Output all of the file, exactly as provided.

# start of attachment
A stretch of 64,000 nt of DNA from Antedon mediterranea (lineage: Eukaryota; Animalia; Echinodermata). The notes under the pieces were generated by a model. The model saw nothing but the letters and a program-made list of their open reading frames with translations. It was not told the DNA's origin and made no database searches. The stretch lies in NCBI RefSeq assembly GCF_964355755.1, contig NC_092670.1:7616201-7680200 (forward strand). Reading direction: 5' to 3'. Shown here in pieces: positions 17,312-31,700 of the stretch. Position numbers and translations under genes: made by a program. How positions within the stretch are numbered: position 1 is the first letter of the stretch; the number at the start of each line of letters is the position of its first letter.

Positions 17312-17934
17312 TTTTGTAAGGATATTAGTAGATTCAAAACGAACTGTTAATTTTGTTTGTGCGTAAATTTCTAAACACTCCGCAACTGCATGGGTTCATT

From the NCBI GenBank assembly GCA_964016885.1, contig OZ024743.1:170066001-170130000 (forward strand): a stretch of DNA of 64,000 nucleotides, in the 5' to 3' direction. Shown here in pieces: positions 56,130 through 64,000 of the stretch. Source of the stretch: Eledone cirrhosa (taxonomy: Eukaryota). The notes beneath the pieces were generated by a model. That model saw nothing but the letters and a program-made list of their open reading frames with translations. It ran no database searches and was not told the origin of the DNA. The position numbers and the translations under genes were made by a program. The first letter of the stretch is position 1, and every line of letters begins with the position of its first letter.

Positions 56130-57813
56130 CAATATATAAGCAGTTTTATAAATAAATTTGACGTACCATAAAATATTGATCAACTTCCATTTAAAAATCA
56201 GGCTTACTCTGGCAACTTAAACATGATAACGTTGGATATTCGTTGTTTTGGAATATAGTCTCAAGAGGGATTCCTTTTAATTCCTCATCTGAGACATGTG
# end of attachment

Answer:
A stretch of 64,000 nt of DNA from Antedon mediterranea (lineage: Eukaryota; Animalia; Echinodermata). The notes under the pieces were generated by a model. The model saw nothing but the letters and a program-made list of their open reading frames with translations. It was not told the DNA's origin and made no database searches. The stretch lies in NCBI RefSeq assembly GCF_964355755.1, contig NC_092670.1:7616201-7680200 (forward strand). Reading direction: 5' to 3'. Shown here in pieces: positions 17,312-31,700 of the stretch. Position numbers and translations under genes: made by a program. How positions within the stretch are numbered: position 1 is the first letter of the stretch; the number at the start of each line of letters is the position of its first letter.

Positions 17312-17934
17312 TTTTGTAAGGATATTAGTAGATTCAAAACGAACTGTTAATTTTGTTTGTGCGTAAATTTCTAAACACTCCGCAACTGCATGGGTTCATT

From the NCBI GenBank assembly GCA_964016885.1, contig OZ024743.1:170066001-170130000 (forward strand): a stretch of DNA of 64,000 nucleotides, in the 5' to 3' direction. Shown here in pieces: positions 56,130 through 64,000 of the stretch. Source of the stretch: Eledone cirrhosa (taxonomy: Eukaryota). The notes beneath the pieces were generated by a model. That model saw nothing but the letters and a program-made list of their open reading frames with translations. It ran no database searches and was not told the origin of the DNA. The position numbers and the translations under genes were made by a program. The first letter of the stretch is position 1, and every line of letters begins with the position of its first letter.

Positions 56130-57813
56130 CAATATATAAGCAGTTTTATAAATAAATTTGACGTACCATAAAATATTGATCAACTTCCATTTAAAAATCA
56201 GGCTTACTCTGGCAACTTAAACATGATAACGTTGGATATTCGTTGTTTTGGAATATAGTCTCAAGAGGGATTCCTTTTAATTCCTCATCTGAGACATGTG